July 14, 2015

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A Strange Depression

Originally published July 13, 2004



Image Credit: Bob Botts

A Strange Depression

The southeastern highlands of the Moon are infrequently visited by amateur and professional students of the Moon rarely observe the southeastern highlands of the Moon because the region doesn't seem very interesting. Other than Janssen there aren't any large, dramatic craters. And the sameness of all the flat-floored 20-40 km wide craters (basin secondaries?) make it repetitive and hard to find your way around. So I was pleasantly surprised when looking at Bob Botts' nice mosaic to immediately notice a large feature that had escaped my attention for the last 40 years! The sunset terminator area of the image is interesting because it shows central peaks in Vlacq and Rosenberger just catching their last light for 14 days, and Schomberger presents a very dramatic near profile. But what caught my eye was a shadow-casting curved wall roughly between Nearch and Mutus. The floor of the area inside the wall is definitely depressed and looks smoother than the nearby inter-crater plains. My first thought was, "Ah hah - this is the center of the ancient Vlacq-Mutus impact basin that Don Wilhelms described, but I could never see!" But it's not. Wilhelms maps the basin wall as passing by Vlacq, Nearch and Mutus, with the center of the basin near Baco, The depression this image shows so well is just outside the putative basin rim. Quickly looking at Lunar Orbiter IV images I saw that indeed there is a peculiar depression, but it isn't clear to me what it is is. Virtually all rimmed holes on the Moon are impact craters of some size and stage of degradation. This depression doesn't look like a crater. The Orbiter images show that the floor is a mare-like material (but not low albedo) that has buried some craters (creating ghost rings), and near Nearch B has created a bench, like it crumpled up against a wall. This is a great new mystery feature!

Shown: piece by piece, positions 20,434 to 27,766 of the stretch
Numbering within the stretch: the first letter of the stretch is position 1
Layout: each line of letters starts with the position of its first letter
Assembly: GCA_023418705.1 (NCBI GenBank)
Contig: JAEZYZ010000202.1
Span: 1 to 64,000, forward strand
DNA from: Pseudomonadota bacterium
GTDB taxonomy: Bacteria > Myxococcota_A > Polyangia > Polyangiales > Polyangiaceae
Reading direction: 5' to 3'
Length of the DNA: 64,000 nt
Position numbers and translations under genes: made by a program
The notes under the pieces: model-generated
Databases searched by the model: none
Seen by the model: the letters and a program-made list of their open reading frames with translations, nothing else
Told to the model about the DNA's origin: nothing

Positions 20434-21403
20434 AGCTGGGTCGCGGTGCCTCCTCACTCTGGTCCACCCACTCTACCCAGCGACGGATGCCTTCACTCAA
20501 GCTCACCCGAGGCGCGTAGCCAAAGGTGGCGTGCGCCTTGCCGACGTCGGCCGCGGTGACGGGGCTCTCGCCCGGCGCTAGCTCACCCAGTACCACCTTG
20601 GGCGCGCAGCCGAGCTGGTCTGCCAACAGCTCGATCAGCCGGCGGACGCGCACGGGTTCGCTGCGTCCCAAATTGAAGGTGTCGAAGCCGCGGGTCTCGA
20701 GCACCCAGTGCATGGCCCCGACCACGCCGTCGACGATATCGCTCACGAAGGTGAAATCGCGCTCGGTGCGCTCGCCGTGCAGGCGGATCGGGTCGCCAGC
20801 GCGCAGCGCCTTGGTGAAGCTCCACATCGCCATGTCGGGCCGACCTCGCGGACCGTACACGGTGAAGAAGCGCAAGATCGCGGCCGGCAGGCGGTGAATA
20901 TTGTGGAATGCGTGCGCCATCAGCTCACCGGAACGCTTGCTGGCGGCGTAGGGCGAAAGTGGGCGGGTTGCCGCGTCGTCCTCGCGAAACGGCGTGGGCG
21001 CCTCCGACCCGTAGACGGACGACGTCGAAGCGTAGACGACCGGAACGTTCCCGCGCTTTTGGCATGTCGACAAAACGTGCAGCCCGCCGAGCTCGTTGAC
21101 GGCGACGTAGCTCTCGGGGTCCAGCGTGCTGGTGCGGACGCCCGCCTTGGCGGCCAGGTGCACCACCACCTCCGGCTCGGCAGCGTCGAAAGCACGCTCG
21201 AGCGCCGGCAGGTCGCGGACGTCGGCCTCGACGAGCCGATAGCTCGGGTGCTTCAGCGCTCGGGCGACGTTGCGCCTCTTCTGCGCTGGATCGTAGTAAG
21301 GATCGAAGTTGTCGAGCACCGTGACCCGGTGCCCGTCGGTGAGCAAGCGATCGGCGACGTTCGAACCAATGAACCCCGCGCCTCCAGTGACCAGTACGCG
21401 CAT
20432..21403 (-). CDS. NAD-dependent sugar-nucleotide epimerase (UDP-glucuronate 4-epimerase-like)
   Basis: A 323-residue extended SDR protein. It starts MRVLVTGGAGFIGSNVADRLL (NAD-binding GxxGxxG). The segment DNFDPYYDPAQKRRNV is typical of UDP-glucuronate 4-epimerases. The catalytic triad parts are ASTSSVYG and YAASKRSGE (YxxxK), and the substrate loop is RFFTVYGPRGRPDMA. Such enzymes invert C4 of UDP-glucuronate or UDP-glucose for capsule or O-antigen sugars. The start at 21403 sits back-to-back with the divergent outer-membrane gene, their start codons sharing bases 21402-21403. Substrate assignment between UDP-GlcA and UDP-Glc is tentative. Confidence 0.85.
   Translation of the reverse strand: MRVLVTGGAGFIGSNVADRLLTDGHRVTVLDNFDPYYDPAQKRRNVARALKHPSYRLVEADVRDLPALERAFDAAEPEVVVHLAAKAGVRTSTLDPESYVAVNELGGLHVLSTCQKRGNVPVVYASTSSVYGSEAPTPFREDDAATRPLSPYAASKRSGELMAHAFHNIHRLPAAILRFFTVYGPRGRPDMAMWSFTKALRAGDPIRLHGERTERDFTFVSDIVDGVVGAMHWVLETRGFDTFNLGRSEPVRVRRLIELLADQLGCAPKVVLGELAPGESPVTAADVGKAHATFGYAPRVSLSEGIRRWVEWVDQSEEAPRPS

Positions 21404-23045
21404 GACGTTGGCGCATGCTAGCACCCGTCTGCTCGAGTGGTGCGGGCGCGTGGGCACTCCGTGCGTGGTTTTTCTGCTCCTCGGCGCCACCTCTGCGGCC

Chuck Wood

Technical Details:
October 14 or 15, 2003. 12" SCT f10 with Toucam webcam, processed using Registax

Related Links:
Lunar Orbiter IV View

Yesterday's LPOD: Look Twice, Twice

Tomorrow's LPOD: Jim and Davy

Author & Editor:
Charles A. Wood



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